Friday, 18 October, 2019
Hamas warns Israel it will extend range of rocket fire over raids

Hamas warns Israel it will extend range of rocket fire over raids

The armed wing of Hamas says it will step up attacks and fire rockets at the Israeli towns of Ashdod and Beersheba if Israel continues to carry out air raids on civilian buildings in Gaza.

At least six Palestinians were killed in Israeli attacks on the besieged enclave since late Monday in the worst violence between the two sides since the 2014 war.

The escalation came after at least seven Palestinians were killed on Sunday in a covert Israeli operation, to which Hamas responded with rocket fire from Gaza.

Hamas' warning that it would extend the range of its rocket fire was issued on Tuesday, hours after a rocket from Gaza killed an Israeli man in a direct hit on a residential building in the coastal town of Ashkelon.

The rocket was fired after an Israeli air raid destroyed Hamas' Al-Aqsa TV building in Gaza on Monday evening.

The spokesperson for the Hamas military wing said in a statement that Ashkelon "has entered the range of fire as a response to the bombing of civilian buildings in Gaza".

"Occupied al-Majdal (Ashkelon) is now in our cross hairs in response to the shelling that targeted civilian buildings in Gaza … Ashdod and Beersheba are the next targets if the enemy continues to bombard civilian buildings," Abu Ubaidah said on Twitter.

Of the three cities, Ashkelon is closest to Gaza.

Hamas video captures missile attack

Meanwhile, Al-Aqsa TV broadcast a video showing the moment when Palestinian fighters targeted an Israeli army bus near the Gaza Strip border, east of Jabalia. The vehicle exploded moments after Israeli soldiers disembarked.

Hamas said in a statement that its fighters were able to hit the bus near the settlement of Miflasim using a Kornet anti-tank guided missile.

It affirmed that the operation came in response to Israel's raid east of Khan Younis on Sunday evening, during which seven Palestinians were killed.

Speaking to Al Jazeera, Ali Abunimah, cofounder of the Electronic Intifada website, said the video served as a warning to the Israelis.

"What we saw today on the video was Hamas had within its sights a bus full of Israeli soldiers. It could've fired at that bus when it was full - which would have been an entirely legitimate attack against a military target.

"Instead it allowed all the soldiers to disembark the bus, all except one who was injured, in order to send a message to Israel that 'look, we have the capability to inflict tremendous damage to you, but we do not want an escalation'," Abunimah said.

The Israeli army did not comment on the video.

Abunimah added that Israel was targeting the people of Gaza with "terror, bombing and killing".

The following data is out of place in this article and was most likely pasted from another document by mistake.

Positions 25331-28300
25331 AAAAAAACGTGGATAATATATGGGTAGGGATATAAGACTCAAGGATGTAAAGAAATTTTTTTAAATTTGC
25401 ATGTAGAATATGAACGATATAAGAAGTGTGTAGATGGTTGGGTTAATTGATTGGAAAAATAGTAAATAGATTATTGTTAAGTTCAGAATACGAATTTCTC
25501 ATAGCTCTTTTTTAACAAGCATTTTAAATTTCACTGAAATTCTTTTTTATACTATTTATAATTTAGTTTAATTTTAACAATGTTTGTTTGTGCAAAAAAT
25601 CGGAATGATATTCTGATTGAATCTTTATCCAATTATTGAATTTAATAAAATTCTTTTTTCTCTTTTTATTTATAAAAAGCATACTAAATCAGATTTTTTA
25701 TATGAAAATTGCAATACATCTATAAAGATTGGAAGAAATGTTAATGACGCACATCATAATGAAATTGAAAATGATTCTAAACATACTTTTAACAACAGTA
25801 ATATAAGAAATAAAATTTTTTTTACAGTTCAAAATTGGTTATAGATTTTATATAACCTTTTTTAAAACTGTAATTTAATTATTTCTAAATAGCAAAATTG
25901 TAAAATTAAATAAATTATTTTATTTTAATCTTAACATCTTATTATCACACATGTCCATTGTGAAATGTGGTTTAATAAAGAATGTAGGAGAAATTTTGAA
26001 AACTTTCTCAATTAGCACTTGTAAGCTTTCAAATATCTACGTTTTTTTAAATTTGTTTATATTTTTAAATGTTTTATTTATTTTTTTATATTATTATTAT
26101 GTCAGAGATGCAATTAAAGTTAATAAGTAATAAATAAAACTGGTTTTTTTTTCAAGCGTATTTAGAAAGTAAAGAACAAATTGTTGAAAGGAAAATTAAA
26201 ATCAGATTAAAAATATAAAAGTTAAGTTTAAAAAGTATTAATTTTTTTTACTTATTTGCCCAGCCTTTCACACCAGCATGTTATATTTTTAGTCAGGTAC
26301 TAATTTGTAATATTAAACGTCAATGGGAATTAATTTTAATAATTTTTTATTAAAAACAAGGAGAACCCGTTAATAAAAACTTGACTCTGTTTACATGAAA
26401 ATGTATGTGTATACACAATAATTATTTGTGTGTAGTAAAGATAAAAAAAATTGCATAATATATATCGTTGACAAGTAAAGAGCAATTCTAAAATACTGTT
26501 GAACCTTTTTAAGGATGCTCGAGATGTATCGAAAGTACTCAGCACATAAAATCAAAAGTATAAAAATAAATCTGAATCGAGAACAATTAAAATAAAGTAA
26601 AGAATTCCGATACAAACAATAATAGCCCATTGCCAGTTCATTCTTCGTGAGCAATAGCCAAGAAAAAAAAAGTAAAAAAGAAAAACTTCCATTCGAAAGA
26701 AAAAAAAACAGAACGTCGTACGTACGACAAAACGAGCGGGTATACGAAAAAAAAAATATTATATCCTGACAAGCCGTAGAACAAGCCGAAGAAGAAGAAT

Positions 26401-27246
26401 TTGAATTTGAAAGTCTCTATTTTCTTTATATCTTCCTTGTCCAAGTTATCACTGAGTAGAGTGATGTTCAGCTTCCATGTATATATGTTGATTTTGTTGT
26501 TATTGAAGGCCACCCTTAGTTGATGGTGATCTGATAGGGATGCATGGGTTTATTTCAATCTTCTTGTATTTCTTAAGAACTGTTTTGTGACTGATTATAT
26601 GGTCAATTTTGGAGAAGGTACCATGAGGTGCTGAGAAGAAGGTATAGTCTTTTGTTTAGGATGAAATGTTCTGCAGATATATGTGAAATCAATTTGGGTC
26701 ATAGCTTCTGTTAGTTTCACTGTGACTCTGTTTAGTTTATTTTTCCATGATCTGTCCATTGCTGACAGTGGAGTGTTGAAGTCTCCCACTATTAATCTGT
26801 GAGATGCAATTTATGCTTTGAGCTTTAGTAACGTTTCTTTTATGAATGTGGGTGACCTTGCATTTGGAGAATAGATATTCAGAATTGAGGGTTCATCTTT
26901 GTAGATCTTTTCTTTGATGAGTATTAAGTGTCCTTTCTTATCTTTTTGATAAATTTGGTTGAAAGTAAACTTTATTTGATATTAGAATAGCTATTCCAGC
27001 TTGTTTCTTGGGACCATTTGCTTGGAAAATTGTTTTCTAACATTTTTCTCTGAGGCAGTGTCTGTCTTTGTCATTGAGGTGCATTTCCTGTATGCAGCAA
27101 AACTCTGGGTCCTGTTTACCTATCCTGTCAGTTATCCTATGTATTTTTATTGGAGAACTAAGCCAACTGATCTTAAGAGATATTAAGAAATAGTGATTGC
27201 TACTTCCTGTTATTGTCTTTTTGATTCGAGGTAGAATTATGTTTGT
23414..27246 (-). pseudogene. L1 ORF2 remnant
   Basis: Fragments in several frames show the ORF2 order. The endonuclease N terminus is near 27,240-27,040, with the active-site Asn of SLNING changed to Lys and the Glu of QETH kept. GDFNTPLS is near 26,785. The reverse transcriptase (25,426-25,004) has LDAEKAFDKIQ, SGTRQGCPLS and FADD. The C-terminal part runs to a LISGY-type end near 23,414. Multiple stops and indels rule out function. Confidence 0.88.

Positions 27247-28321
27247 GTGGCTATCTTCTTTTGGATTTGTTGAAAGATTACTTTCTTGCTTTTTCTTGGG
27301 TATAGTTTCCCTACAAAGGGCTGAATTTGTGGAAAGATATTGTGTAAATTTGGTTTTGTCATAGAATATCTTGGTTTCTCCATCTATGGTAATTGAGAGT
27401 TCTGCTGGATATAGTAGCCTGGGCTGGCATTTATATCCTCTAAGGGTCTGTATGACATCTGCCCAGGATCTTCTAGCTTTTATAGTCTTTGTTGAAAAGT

"But they've also subjected their own Israeli population to the retaliatory operations of the Palestinian resistance factions," Abunimah told Al Jazeera.

Israeli military spokesperson Jonathan Conricus said Israeli warplanes, tanks and naval vessels were involved in attacks against military compounds, observation posts and weapons facilities belonging to Hamas and the Islamic Jihad.

He said the Israeli military had enhanced its deployment along the border but has yet to mobilise its reserves.

He added that Gaza groups were believed to have an arsenal in excess of 20,000 rockets and mortars of different calibre and range.

'Nowhere to go'

In Gaza, schools and public institutions were closed on Tuesday as people ventured outside to inspect the damage after a long night of aerial raids.

Near the destroyed TV station, residents salvaged papers and belongings from their damaged homes. Debris was strewn across the streets and shattered window glass crunched under people's feet.

In Gaza City's Rimal neighbourhood, a six-story residential building that also housed a kindergarten on its ground floor was destroyed.

"All the people here are civilians, children and families. We took our children and fled from here. When we returned, we found great destruction," said Mamdouh al-Shurafa, a resident of the building.

"When we are bombed in the middle of the city, where we can go?"

Israel and Hamas have fought three wars since the group seized control of Gaza after it won elections in the enclave in 2006. In the most recent war, more than 2,200 Palestinians were killed, more than half of them civilians, and tens of thousands were left homeless. Seventy-three people, most of them soldiers, were killed on the Israeli side.

Israel and Egypt have maintained a blockade on Gaza since the Hamas takeover, a blockade that has devastated Gaza's economy.

In recent weeks, Egyptian and UN mediators had appeared to make progress in brokering informal understandings aimed at quieting the situation.

Last week, Israel allowed Qatar to deliver $15m to Gaza to allow cash-strapped Hamas to pay the salaries of thousands of government workers. At the same time, Palestinians have lowered the intensity of the border protests in recent weeks.

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